Music - A Mirror Of Specific Romanian Psychology

It has been justly stated by foreign researchers that the melancholy of the Romanian folk doina, transposed by the brilliant George Enescu into learned creation, in the characteristic and unmistakable lyricism of the people at the curvature of the Carpathians and the mouth of the Danube, represents in fact the psychology of this age-old nation's soul. Attempting to unravel the hidden ethos of our people in order to give it sonorous form in a musical formula capable of becoming a singular "seal", peerless in the world's esthetic literature, Enescu came up with the original phrase "in Romanian folk character." "I do not employ the word style," he declared in an interview for The Progress newspaper (1928) about the Sonata no. 3 for Piano and Violin, "for it shows something made, whereas the word character expresses something that is, that was given in the beginning." How far back does that "beginning" go: to the time of the Dacian-Roman ancestors? To the Thracians and the Illyrians – forefathers of all nations around the Carpathians and the Balkan Peninsula? "L'origine de la chanson populaire roumaine, comme l'origine de la chanson populaire de tous les pays voisines," remarked the great historian Nicolae Iorga, "doit être cherchée dans l'ancienne musique des Thraces. Les Thraces étaient une nation qui chantait, une chanson enthousiaste parfois, souvent entraînante, le plus souvent mélancolique!"Indeed, this intrinsic melancholy of the Romanian peasant's psychology finds itself admirably transposed into the most original musical form: the doina. Here was the entire national ethos concentrated. It was by no accident that George Enescu perceived ever since the beginning of his career as a composer the purity of this folk source. "And in this doina of ours there become reflected, like in a precious gem, a mosaic of rays, all the Oriental motives and something more that you cannot exactly tell, but which gives the particular nuance to our folk song," he remarked in another interview for the New Illustrated Footlights magazine (1916). Those "Oriental motives" he found above all in gypsy music, an art which marks the passage from folk amateurism to individual professionalism, to the virtuosity specific to learned music. Accurately distinguishing between authentic folk, peasant art, on the one hand, and gypsy music on the other, Enescu identified that something peculiar to Romanian ethos. Far, though, from lending his creation an exclusively local, Oriental, South-East European color, the composer of the Rhapsodies knew how to put to good use the latent potencies of autochthonous melos in universal forms and means of expression, in modern musical syntaxes, more exactly in "Romanian folk character"! He felt proud when, in 1931, La revue musicale in Paris conferred upon him a "beautiful originality homage", saying that French journalists seem confused whenever they fail to identify precisely, from a first audition, the folkloric source of inspiration and say "On sent bien que ce n'est pas de chez nous!" It was in fact an acknowledgement of that national ethos expressed in a universal formula.Starting from the doina, Romanian composers perceived in the folkloric rhythm pattern, called parlando-rubato­ (which means spoken/sung in a balanced manner, free, unchained), a formula capable to give the sonorous discourse an original melodic contour. Thus was born the most splendid model of infinite monody, unequaled and unrepeatable in the world's musical literature, in George Enescu's Suite no. 1 for Orchestra: Prelude in Unison. In 139 musical bars, renouncing any harmonic and polyphonic guise, confining himself only to the string section of the symphonic orchestra, the composer gave the Romanian doina a "folk character", in which the melody expresses concisely the entire national ethos. We seem to hear the voice of the peasant tilling the land, where melancholy becomes intertwined with the Olympian lyricism of the Romanian's nature. And in the variations of the reflex cells of the Prelude in Unison are to be found all the modulations and embroideries of the ornamental passages of the doina and of the ancient ballad, two ancestral musical forms of Romanian folklore. And if in the intemperate sonorous discourse, with micro-intervals, characteristic of the local Indo-European and Balkan folklore, of the parts of Oedipus and the Sphinx in the lyrical tragedy Oedipus, we can recognize the modulations of the vocal style of the same doina, this does but enhance the originality of the "Romanian folk character."And there is more: it was the same brilliant Enescu who discovered genuine "sonorous alchemizations" through that technique of melting the "fixed" sounds of certain instruments like the piano, the celesta, the xylophone, in a polyphonic formula at once gypsy and folkloric: heterophony. Out of the mosaic of parallel voices separated and united in the same discourse, out of the oscillation between the state of unison and that of a plurality of voices, heterophony was born. It is yet another expression of national ethos, not easily perceivable, but identifiable in contemporary learned creation. Perhaps this is another meeting point of the East and the West of Europe, of continental and extra-continental melos, of Oriental (Asian, Indian) melancholy and the solar lyricism typical to Romanian psychology.Between the folk doina and ballad and Enescu's Prelude in Unison, the most accomplished synthesis of the local symphonic style, there exists a firm spiritual bond: the psychology of the Romanian people in the purest national essence.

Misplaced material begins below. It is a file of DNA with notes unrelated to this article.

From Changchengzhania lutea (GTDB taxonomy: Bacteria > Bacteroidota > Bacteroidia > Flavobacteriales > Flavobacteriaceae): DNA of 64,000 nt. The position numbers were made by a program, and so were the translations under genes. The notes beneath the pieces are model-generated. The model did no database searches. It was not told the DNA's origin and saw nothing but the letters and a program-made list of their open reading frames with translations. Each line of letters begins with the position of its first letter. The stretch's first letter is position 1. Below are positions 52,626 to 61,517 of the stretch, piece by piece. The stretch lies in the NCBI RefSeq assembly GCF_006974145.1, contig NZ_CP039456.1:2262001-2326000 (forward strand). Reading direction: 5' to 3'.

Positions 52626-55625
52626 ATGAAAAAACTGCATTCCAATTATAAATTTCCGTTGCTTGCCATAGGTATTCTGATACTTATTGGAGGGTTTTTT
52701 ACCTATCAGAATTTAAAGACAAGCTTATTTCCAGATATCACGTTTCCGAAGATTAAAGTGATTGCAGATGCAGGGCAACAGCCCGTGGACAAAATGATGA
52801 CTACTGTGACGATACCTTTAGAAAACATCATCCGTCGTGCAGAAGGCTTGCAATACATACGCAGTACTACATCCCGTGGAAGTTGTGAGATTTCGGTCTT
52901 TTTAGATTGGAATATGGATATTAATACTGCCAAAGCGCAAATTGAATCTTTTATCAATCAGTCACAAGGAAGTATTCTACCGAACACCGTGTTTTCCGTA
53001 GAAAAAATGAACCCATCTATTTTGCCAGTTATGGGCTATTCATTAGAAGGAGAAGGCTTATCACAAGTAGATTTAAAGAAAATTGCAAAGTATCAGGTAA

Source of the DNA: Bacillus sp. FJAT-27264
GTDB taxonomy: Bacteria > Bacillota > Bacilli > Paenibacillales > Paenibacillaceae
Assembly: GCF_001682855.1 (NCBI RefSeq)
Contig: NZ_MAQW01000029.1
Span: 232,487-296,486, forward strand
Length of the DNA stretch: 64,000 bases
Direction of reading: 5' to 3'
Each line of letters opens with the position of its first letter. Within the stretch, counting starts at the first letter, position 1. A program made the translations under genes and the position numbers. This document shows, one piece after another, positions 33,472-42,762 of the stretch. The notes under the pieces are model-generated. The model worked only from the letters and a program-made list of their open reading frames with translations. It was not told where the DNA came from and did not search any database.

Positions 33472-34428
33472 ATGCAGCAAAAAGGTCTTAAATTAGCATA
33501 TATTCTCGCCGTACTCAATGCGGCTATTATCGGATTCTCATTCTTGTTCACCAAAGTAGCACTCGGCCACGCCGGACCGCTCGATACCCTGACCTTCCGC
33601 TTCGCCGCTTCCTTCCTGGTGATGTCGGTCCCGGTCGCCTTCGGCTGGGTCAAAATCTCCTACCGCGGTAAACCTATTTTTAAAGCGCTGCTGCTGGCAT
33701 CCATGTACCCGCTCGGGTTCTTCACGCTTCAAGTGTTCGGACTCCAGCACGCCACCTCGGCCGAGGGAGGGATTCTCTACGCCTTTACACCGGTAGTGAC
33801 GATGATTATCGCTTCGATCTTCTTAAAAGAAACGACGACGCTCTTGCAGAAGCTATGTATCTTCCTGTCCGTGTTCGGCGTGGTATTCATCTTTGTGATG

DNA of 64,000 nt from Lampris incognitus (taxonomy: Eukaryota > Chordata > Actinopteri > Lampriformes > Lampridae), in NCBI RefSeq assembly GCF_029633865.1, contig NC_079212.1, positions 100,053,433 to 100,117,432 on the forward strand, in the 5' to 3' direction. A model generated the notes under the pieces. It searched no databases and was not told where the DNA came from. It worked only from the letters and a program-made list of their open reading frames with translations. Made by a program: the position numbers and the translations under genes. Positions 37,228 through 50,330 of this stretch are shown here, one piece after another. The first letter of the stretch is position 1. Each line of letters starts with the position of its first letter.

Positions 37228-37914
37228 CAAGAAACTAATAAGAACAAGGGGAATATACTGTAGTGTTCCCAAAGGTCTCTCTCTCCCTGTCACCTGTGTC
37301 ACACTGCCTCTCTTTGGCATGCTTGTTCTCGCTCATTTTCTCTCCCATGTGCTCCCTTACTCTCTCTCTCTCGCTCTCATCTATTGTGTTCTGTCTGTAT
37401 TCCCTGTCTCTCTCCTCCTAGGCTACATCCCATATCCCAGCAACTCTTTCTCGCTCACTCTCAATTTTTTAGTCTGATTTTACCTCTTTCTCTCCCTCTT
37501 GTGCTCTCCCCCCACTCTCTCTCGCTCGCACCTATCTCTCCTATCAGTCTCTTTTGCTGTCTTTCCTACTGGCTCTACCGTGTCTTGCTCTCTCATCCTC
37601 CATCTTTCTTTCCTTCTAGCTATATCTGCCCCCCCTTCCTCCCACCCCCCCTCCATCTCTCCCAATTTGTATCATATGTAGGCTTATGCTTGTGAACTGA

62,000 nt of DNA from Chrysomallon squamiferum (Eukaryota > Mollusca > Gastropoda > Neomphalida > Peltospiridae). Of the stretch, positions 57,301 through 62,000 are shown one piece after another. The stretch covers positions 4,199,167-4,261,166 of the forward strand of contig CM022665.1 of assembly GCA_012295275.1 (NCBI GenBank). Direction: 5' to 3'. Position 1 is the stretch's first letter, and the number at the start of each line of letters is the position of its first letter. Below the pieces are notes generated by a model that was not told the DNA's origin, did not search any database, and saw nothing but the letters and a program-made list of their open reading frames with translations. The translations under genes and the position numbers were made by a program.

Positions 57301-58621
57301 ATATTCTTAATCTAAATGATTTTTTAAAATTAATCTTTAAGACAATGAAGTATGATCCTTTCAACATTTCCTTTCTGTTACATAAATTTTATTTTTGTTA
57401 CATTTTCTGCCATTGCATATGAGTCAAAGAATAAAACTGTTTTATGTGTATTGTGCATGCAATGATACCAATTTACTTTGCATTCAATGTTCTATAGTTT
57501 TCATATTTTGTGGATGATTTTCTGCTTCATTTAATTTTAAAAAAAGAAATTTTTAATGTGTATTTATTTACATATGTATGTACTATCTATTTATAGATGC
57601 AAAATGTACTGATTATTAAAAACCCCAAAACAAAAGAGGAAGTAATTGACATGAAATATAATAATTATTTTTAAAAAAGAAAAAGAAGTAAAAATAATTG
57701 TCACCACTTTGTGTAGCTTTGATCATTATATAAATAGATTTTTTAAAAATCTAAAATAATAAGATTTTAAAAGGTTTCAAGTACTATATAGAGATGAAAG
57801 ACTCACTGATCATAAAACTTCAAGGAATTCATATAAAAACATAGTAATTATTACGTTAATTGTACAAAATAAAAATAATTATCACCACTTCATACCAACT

by Viorel Cosma (b. 1927)